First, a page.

If you want a large income property portfolio, don’t self-manage beyond one to two years. After that time, you will be better able to understand “a manager’s perspective.” Your highest and best use isn’t faucet repair or replacing bathrooms. It’s researching geographic markets and establishing competent teams. If you self-manage, ask yourself better questions like, “How scalable is this?” – Keith Weinhold, Get Rich Education

Source: forbes.com

Four More Years? No Quick End In Sight For The U.S. Housing Shortage

1The inventory of homes for sale continues to shrink. There were 2.02 million homes listed for sale at the end of October, representing only 4.3 months’ supply. A balanced market would be closer to 6-to-7 months’ supply. From a year ago, the raw inventory count was down 4%, which marked nearly two straight years of decline.

This shortage of housing inventory is the principal reason why home prices have been outpacing people’s income growth for the past five consecutive years. From 2011 to 2016, the median home price will have risen by 42% compared to the median household income gain of only 17%. Such disparity hurts affordability and is unsustainable over the long haul. The only way to lessen home price growth is to bring in more supply. It cannot be a simple case of existing homeowners listing their home. Keep in mind that nearly all home sellers are also home buyers, and thereby not truly providing a net increase to the inventory. The same logic applies to underwater homeowners who come above water after home price gains. What is needed is for homebuilders to boost construction and/or for investors who bought for the purpose of renting to unload those rental properties onto the market soon. There is no indication of the second occurring because of nice rental income flows. The only way to bring additional supply, therefore, is for homebuilders to get really busy.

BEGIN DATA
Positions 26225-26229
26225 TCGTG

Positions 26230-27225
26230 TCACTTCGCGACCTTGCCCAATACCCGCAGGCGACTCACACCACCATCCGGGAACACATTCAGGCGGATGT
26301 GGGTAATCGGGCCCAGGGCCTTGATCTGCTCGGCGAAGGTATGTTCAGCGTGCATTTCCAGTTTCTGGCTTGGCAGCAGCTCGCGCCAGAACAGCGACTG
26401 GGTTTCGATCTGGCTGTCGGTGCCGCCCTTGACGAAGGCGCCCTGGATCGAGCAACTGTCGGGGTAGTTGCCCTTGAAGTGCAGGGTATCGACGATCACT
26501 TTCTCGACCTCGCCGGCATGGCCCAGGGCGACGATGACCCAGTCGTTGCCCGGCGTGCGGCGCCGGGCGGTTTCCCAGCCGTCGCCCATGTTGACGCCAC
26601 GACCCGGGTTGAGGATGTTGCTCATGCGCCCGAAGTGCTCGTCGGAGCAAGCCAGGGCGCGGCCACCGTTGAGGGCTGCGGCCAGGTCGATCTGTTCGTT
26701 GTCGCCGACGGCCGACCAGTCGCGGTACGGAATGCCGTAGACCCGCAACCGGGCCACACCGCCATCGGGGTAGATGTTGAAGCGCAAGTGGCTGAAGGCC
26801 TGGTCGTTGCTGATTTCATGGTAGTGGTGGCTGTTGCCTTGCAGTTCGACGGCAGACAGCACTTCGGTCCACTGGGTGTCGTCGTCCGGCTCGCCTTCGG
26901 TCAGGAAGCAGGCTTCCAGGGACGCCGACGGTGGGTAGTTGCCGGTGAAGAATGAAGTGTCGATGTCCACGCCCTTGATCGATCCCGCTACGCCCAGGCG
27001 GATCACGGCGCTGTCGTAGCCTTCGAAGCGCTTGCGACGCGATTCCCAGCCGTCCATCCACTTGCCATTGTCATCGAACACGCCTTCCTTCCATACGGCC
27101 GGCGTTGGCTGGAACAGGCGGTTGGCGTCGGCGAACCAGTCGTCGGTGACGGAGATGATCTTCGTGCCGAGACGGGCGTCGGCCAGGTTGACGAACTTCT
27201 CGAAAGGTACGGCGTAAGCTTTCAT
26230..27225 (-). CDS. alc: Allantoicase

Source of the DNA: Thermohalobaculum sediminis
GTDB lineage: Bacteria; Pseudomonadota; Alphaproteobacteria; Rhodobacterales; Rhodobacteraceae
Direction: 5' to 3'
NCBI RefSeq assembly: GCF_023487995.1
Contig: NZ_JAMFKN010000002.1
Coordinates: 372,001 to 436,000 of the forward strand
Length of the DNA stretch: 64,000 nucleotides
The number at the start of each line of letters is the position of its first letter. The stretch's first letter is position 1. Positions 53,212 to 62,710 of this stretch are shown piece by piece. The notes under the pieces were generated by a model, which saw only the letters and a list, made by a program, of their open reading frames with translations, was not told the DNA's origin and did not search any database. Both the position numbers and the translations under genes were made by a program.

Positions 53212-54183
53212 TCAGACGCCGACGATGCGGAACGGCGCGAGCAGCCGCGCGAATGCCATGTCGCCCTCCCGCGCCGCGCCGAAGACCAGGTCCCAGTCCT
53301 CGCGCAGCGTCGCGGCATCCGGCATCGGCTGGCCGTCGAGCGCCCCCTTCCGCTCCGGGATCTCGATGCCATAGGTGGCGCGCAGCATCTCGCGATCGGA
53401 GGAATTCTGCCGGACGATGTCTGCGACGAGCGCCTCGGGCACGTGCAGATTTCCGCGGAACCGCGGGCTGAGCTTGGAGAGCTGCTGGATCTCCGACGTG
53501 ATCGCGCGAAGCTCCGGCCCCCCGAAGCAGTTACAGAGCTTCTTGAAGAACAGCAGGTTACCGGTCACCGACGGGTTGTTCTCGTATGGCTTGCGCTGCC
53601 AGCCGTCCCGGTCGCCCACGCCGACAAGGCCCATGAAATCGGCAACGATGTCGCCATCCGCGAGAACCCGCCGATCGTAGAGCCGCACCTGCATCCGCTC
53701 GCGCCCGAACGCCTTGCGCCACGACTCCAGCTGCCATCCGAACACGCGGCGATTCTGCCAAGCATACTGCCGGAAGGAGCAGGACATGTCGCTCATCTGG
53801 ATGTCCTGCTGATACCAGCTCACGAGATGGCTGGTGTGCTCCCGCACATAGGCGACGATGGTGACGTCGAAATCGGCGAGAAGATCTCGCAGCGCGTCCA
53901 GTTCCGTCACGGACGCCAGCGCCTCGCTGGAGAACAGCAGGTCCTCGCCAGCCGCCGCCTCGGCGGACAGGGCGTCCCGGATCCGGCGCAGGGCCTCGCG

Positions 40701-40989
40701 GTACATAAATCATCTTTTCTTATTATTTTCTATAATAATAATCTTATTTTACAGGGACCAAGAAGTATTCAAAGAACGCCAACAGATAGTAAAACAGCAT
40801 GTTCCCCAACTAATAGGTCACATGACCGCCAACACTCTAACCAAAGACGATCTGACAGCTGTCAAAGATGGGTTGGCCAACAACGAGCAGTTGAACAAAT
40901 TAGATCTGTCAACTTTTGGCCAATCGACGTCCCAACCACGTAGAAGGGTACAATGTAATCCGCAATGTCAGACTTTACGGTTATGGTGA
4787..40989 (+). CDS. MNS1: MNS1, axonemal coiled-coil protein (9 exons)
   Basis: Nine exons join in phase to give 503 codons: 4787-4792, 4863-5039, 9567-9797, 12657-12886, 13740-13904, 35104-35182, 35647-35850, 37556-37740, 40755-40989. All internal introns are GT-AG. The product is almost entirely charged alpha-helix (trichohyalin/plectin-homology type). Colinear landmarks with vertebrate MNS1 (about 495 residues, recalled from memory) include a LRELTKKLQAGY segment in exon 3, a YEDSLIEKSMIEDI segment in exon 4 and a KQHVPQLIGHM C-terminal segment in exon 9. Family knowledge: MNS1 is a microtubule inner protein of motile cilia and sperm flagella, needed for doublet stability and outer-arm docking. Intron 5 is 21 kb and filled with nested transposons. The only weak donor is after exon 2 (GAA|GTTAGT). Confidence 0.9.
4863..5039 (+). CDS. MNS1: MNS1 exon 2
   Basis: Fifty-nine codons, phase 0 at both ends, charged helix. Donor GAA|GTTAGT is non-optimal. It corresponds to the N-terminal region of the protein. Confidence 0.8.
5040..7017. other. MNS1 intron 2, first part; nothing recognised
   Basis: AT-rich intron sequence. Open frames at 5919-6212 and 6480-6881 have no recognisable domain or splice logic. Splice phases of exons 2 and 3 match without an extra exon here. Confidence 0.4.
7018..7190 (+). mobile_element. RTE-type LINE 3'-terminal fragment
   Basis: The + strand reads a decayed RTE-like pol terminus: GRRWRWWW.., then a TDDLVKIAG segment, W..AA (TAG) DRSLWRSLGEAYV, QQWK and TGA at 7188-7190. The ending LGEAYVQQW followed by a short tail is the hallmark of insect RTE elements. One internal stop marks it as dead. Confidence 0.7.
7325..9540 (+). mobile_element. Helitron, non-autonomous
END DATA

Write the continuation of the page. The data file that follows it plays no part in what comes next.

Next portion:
Economic logic says that about 1.1 to 1.2 million net new households are formed each year. So that is the number of new homes needed to be built just to accommodate this rise in housing demand. In addition, 300,000 to 400,000 old, uninhabitable homes are demolished. Therefore, additional new homes of the same amount are needed just to replace the demolished ones. That puts the logical need for new home construction at right around 1.5 million per year.

In fact, the 50-year annual average for housing starts, up to the year 2000, was 1.51 million units. Quite comforting to know logic and the long-term statistical average matches up. But from 2001 to 2006, which covers the early years of the housing bubble to the peak, housing starts averaged 1.8 million per year – an oversupply. From 2007 to 2016, from the crash and subsequent recovery, the average new home construction clocked in at only 870,000 per year. Over the total big cycle from 2001 to 2016, the average is 1.25 million, and not the prior historical average of 1.5 million.

But as said above, an average of 870,000 new units per year over the past decade imply 8.7 million cumulative new units, when 15 million units would have been needed. Taking the difference between the two figures, the country is short by 8.3 million housing units. Part of this shortage has been absorbed from people moving in to what had been empty buildings and hence falling vacancy rates. But as evidenced by fast-rising rents and fast-rising home prices, we cannot expect a further fall in vacancy rates to handle the ongoing and growing housing shortage gaps.

The bottom line is that we need a few years of above-normal construction activity, say 1.7 million housing starts per year. Only then will we see a slight rise in vacancy rates to help lessen the rent growth pressure and bring the inventory of homes for sale to a more balanced market. However, based on various economists’ consensus projections of housing starts of 1.3 million in 2017 and at best 1.4 million in 2018, if proven true, then we are in for a housing shortage for at least four more years.

Source: Forbes.com